Here is the simple solution in Java:
long[] arr = new long[n];
long max = 0;
for (List<Integer> operation : operations) {
int a = operation.get(0);
int b = operation.get(1);
long k = operation.get(2);
for (int i = a; i < b + 1; i++) {
arr[i  1] = arr[i  1] + k;
max = Math.max(max, arr[i  1]);
}
}
return max;
This solution works, but its runtime is O(n × m) because in the worst case scenario we’re updating n elements of the array m times.
The space complexity is O(n) because we’re storing an an array of n elements.
How can we improve this?
My Thought Process
(If you want to skip to the efficient solution, follow this)
I began to think of a more efficient solution to this problem. What is the bare minimum amount of data we need to store? Can we get away with storing less than n elements?
I thought of a solution where instead of using an array of size n, I would create a hashmap that maps each index we update to its value. That would save space in the case where n is large and m (the number of operations) is small. It would require more space than a simple array when m is as large than n though. Similarly, the runtime would be better than the simple array solution if the final array is sparse, and worse when the final array is dense. After thinking it over, I don’t think that solution would be more efficient for most scenarios.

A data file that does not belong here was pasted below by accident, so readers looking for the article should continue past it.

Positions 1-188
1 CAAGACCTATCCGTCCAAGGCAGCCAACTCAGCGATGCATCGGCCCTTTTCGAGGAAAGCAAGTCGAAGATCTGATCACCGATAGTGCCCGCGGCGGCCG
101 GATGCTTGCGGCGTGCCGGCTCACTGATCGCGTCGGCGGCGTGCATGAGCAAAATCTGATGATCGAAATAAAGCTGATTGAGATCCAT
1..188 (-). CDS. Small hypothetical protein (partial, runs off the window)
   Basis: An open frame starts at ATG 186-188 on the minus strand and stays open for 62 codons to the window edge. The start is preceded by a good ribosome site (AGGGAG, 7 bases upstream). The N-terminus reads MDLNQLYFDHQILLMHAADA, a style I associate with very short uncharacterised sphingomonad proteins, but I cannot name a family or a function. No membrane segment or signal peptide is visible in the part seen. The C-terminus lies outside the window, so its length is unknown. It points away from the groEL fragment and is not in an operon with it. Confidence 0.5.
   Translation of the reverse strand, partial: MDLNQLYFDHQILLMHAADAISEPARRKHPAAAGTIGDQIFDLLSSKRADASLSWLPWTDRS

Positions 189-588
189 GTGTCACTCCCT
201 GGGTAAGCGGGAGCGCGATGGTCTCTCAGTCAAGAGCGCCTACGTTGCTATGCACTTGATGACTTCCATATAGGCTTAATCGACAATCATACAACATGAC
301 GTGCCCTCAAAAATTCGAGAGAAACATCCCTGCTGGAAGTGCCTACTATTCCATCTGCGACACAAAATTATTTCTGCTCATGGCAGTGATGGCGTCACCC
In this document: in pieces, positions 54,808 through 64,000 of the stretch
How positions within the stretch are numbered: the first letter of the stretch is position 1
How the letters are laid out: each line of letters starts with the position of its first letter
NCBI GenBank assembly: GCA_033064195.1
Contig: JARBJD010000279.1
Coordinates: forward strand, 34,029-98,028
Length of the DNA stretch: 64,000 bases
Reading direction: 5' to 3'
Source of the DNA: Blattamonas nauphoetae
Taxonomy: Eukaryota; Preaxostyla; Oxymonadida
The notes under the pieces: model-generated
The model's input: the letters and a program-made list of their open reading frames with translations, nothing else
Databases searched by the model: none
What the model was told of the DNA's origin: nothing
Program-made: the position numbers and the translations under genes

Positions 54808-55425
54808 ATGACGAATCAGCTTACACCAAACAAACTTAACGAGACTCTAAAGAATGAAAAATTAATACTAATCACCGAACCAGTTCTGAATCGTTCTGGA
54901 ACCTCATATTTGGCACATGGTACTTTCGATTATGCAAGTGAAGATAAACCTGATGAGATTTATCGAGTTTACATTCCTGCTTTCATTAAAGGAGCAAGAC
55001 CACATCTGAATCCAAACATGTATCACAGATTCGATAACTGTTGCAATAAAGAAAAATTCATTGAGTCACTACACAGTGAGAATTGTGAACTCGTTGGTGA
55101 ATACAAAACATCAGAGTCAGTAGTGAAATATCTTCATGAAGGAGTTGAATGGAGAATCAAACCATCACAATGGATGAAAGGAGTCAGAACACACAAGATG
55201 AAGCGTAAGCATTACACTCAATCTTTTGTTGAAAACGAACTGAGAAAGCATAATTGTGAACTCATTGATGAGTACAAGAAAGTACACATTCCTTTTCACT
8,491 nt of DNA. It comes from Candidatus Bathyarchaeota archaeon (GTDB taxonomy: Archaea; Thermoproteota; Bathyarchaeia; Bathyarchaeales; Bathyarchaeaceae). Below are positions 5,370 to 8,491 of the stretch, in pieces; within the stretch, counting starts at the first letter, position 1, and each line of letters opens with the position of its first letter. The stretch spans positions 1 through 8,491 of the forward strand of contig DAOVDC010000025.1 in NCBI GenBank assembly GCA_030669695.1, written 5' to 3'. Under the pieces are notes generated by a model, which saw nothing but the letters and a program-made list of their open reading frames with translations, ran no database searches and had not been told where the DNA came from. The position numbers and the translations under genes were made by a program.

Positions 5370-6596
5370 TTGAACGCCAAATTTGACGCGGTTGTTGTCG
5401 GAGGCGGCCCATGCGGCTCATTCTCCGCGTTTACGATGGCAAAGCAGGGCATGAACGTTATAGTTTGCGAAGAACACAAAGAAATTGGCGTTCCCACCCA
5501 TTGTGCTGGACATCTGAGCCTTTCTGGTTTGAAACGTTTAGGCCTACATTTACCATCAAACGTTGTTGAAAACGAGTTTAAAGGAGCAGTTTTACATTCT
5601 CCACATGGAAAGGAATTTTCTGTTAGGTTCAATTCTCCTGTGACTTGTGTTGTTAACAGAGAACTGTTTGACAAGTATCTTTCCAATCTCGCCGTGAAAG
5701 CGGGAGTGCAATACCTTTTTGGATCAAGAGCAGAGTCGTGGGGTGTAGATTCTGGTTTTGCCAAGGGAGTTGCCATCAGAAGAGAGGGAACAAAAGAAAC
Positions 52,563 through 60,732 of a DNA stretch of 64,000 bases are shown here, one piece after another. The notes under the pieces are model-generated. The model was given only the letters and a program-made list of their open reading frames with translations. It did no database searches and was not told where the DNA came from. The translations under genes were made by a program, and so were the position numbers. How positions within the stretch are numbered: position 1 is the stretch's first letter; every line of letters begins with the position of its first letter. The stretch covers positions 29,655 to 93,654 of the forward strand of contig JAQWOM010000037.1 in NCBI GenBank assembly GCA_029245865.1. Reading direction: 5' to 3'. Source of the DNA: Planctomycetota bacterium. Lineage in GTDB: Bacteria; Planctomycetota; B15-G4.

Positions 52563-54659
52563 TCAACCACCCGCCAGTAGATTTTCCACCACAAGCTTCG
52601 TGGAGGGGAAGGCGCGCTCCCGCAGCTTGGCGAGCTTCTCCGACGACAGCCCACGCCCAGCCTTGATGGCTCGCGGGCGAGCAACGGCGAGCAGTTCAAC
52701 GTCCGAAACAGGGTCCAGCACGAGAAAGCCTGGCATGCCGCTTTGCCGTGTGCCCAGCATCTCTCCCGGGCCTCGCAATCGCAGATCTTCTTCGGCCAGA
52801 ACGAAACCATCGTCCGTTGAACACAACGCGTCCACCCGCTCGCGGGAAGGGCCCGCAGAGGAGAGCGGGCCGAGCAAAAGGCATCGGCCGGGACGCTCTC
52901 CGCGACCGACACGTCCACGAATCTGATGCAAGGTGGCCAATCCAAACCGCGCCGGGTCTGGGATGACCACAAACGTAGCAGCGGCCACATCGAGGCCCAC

For the worst case scenario when the final array is dense, I don’t think our space complexity can be better than O(n).
How can we reduce the runtime?
I thought about how updating every element between a and b could be made more efficient. What if we stored k and the difference between a and b at index a in a list?